Interesting Facts About Tree Pollen

  • It is the earliest seasonal allergen of the year
  • The most common allergenic tree is oak
  • Tree pollen is similar to proteins found in some varieties of nuts, fruits, and vegetables, making it more possible for someone that has tree allergies to also have some food allergies as well
  • 53 different allergens associated with trees have been established by the World Health Organization and International Union of Immunological Societies (WHO/IUIS) allergen nomenclature subcommittee.
  • Changes in weather can affect the onset, length, and severity of pollen season

When To Expect Tree Pollen Season In Your Area

As indicated in the chart below, tree pollen season rolls out as early as January in the southern states and can last into June. This season begins kicking in a little later the as you move up the map. As you can see, the best region for those with tree pollen allergies is in the northern states where tree pollen is typically only active for about four months out of the year. In the South, where the weather tends to become warmer earlier in the year, you can expect tree pollen to be in force for a full six months.

 

 

 

 

 

 

 

 

 

Which Trees Cause The Most Problems

Tree pollen allergy is surprisingly a fairly broad subject once you begin to study it. For the most part, we can divide allergenic trees into four orders that have been determined to be the most potent sources: Fagales, Lamiales, Proteales, and Pinales. Each order has a pattern of geographical distribution. Allergenic trees are present in almost every part of the world. With pollen allergens being viewed as a significant health factor responsible for allergic rhinitis and asthma, it is no surprise that there have been and continue to be numerous in-depth studies regarding this subject. Below we will outline the basic details of each order of allergenic tree and the typical location of each within the US region.

Geographic distribution of allergenic Fagales, Lamiales, Proteales, and Pinales species. The distribution data were extracted from maps provided on www.eol.org. Photographs of florescences of members of the Fagales (birch Betula verrucosa), Proteales (plane tree Platanus acerifolia), Lamiales (lilac Syringa vulgaris and olive Olea europaea), and Pinales (mountain cedar Juniperus ashei and Japanese cedar Cryptomeria japonica) were obtained from Fotolia.
  • Fagales
    • can have the form of a tree or shrub
    • sometimes contain cylindrical or spiked flowers
    • prefer temperate climates
    • mostly located in eastern and extreme western US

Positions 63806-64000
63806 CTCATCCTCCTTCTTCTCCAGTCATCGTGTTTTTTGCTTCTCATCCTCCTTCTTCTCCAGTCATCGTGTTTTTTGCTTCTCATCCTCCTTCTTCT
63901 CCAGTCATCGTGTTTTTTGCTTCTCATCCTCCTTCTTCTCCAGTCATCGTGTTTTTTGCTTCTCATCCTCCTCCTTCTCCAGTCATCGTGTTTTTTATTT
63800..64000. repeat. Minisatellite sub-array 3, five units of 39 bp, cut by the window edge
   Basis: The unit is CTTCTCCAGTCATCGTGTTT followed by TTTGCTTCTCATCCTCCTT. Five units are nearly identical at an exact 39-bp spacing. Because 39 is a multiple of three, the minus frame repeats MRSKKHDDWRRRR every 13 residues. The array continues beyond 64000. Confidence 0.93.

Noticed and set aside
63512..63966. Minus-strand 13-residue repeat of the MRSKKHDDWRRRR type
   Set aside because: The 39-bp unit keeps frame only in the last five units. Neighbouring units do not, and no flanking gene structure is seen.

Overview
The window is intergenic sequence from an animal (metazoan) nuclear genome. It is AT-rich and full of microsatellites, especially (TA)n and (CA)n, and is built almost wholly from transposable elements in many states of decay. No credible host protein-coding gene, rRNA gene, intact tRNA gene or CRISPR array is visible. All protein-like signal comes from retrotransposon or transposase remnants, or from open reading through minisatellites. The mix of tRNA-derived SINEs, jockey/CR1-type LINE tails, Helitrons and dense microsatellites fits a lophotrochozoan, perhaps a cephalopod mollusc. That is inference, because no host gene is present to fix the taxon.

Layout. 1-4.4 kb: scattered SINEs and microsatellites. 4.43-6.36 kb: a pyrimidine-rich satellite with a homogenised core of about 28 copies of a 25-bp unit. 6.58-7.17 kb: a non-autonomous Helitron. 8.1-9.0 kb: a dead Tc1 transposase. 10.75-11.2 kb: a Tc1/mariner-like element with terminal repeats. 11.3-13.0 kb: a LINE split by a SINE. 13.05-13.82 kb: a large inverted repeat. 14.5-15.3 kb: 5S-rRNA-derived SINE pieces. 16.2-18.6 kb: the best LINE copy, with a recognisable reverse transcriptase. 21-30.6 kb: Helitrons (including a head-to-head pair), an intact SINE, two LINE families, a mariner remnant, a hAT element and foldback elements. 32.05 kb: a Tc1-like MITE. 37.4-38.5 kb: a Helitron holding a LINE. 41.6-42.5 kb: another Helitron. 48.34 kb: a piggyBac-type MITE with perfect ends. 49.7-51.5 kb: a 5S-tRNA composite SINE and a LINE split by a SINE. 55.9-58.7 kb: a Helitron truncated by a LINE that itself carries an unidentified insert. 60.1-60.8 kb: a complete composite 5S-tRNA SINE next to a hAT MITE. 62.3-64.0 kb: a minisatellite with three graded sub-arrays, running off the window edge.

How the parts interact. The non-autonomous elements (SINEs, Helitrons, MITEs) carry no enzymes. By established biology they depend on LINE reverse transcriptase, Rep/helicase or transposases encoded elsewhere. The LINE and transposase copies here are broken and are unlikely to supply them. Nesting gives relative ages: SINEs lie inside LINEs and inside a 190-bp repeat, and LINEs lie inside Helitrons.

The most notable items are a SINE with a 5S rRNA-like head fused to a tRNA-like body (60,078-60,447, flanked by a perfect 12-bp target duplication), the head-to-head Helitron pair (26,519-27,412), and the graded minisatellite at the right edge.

• Birch, Alder, Hornbeam, Hazelnut, Beech, Chestnut, and Oak
  • Proteales
    • deciduous trees that grow laterally
    • flowers appear in a ball form
    • located primarily in Arizona, New Mexico, and California
    • American Sycamore, California Sycamore, Arizona Sycamore, Western Sycamore, American Plane, and Buttonwood
  • Lamiales
    • flowering trees or shrubs
    • widely scattered across the United States
    • includes over 23,000 species, with four species that have been noted to have allergenic proteins
    • European Ash, Common Privet, Olive, and Lilac
  • Pinales
    • all trees in this order produce cones
    • the most prevalent group spread throughout most of the US
    • out of seven families within this order, only one genera (Cupressaceae) has been identified as allergenic
    • False Cypress, Japanese Cedar, Arizona Cypress, Mediterranean Cypress, Japanese Cypress, and Junipers

Dealing With the Symptoms

If you find yourself sneezing and sniffling at the start of spring, or even earlier if you are in one of the southern US states, it is probably due to tree pollen. In general, the symptoms of a pollen allergy are referred to as hay fever. These troubling symptoms include:

  • runny nose, sneezing
  • stuffy nose, congestion
  • itchy, watery, red eyes
  • puffy or swollen eyes

The treatments recommended by the Asthma and Allergy Foundation of America include:

  • Antihistimines
  • Decongestants
  • Nasal corticosteroids
  • Leukotriene receptors
  • Cromolyn sodium nasal spray
  • Immunotherapy

US Home Filter Offers AC Filters to Help Reduce Allergens

No matter which type of HVAC system your home has, every unit needs a quality air filter that fits properly in order to maximize your indoor air quality and keep your unit running efficiently. US Home Filter can provide you with the best and most efficient HVAC filter available! Changing the filter in your furnace is as important as changing the oil in your car and US Home Filter offers filters to fit all heating and air conditioning units. From standard to custom air filters, to whole-house filtersgrille filters and humidifier filters, we have all of your filter needs covered!

Order now from US Home Filter and receive FREE SHIPPING on your order!